To calculate the date one year ago from a DateTime object, all you need to do is call the object's subtract() method with the years => 1 parameter. Of course, this modifies the object itself.

If you need the original value, you first need to copy the contents to a new object with clone() (line 91).

Line by Line

The pofo script (Listing 2) accepts a configuration file, such as pofo1.txt in Figure 1, at the command line. The cfg_read() function starting in line 190 works its way through the lines of the file, each of which describes a share transaction. The function ignores comments starting with a pound sign, # (line 203) and lines that contain nothing but blanks and comments.

Format Conversions

Because the dates are formatted yyyy/mm/dd, pofo has a dt_parse() function (line 226) to define the format and convert the date entries to DateTime objects. As an additional service, the cfg_read() function accepts a reference to the @symbols array, which it populates with all ticker symbols that occur, avoiding duplicates (lines 212-215).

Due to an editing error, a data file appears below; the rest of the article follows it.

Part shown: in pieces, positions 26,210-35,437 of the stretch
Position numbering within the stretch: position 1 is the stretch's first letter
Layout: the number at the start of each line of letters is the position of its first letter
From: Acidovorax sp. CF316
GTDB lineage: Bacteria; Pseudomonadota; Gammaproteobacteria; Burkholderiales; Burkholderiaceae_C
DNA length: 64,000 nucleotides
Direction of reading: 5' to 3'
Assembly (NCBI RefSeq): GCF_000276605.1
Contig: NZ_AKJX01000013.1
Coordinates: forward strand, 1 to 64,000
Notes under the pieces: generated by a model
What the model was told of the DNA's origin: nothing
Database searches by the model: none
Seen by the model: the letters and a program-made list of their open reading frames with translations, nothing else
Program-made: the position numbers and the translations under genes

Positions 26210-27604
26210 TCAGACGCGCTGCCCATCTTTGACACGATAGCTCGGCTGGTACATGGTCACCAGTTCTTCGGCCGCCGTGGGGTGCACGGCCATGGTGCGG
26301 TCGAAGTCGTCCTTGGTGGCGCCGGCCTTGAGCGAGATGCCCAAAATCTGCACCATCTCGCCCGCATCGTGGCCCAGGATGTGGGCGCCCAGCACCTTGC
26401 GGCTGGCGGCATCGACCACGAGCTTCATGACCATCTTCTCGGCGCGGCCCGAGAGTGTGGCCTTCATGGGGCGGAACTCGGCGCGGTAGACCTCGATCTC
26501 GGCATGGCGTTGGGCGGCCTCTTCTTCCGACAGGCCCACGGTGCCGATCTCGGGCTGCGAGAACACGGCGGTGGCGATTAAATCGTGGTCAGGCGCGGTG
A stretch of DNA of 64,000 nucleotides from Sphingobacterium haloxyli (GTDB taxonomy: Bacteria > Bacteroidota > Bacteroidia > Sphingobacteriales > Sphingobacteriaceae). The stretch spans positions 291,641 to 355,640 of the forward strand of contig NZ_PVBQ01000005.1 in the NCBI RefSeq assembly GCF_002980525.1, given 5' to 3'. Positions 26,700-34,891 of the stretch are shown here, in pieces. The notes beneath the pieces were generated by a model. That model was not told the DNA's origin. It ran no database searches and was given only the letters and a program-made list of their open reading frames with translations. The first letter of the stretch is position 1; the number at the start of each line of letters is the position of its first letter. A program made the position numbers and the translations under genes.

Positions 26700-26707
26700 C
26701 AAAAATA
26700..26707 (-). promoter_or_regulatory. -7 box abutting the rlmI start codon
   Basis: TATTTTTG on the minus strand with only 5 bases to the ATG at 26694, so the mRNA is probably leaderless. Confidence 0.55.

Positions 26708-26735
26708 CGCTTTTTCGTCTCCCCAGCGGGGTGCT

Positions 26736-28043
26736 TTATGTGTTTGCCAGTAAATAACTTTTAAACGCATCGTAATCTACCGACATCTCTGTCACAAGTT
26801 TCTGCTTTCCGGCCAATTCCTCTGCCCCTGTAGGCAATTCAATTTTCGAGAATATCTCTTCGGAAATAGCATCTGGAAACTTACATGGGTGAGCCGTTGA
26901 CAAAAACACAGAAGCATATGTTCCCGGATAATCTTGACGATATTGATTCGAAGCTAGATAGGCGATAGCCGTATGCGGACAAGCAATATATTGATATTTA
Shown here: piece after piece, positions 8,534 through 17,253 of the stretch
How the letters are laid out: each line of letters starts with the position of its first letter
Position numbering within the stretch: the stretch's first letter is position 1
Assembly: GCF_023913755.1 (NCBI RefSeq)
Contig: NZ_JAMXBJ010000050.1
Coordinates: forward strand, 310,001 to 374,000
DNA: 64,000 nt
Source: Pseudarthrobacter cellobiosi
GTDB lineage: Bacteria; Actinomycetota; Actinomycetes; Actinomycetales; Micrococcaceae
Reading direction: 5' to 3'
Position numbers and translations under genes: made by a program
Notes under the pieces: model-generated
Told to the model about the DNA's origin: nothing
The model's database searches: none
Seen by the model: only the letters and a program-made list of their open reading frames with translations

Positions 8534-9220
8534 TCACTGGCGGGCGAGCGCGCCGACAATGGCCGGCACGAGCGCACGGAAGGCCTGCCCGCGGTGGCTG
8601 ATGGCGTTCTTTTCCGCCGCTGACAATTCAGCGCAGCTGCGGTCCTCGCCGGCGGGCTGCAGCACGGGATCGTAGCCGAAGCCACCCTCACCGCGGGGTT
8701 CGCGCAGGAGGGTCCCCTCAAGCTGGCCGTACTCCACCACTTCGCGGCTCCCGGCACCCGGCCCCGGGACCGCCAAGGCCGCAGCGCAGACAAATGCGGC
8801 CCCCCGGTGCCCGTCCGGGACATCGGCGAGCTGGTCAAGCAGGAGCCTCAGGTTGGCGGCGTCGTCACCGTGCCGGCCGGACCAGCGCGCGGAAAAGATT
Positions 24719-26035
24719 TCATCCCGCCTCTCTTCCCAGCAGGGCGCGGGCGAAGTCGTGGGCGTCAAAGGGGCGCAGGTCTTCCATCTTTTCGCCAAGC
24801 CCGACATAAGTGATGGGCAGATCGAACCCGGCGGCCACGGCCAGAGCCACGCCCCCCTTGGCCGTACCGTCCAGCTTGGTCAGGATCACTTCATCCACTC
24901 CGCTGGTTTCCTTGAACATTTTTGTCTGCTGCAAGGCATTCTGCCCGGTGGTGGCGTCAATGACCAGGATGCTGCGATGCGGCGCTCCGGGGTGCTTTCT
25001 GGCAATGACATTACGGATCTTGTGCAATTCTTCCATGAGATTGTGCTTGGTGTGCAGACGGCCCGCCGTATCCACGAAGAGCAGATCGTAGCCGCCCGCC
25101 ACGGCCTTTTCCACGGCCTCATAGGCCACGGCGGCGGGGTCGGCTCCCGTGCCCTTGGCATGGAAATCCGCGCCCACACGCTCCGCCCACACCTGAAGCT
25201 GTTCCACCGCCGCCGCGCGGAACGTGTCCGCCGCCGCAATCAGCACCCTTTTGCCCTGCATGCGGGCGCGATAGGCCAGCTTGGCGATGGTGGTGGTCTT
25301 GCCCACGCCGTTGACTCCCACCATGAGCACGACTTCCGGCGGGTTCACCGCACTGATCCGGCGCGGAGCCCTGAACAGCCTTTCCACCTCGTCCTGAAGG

The function returns a reference to the%by_date hash that it populates. The keys in this hash are date values in the form of stringified DateTime objects. The values are each mapped to an array of transactions that have taken place on the same days (line 217). In turn, each transaction comprises an array that contains the fields from the corresponding configuration file line – that is, date, action, ticker symbol, and the number of shares. Cash actions also occur here with cash as their ticker symbol.

To see how many shares of one stock the portfolio holds on a specific day, the script needs to work its way through the transactions that occurred in the portfolio up to this date. Therefore, the for loop starting in line 36 first works its way through all actions before the $start date. The hash keys are dates, which the sort command sorts in ascending order.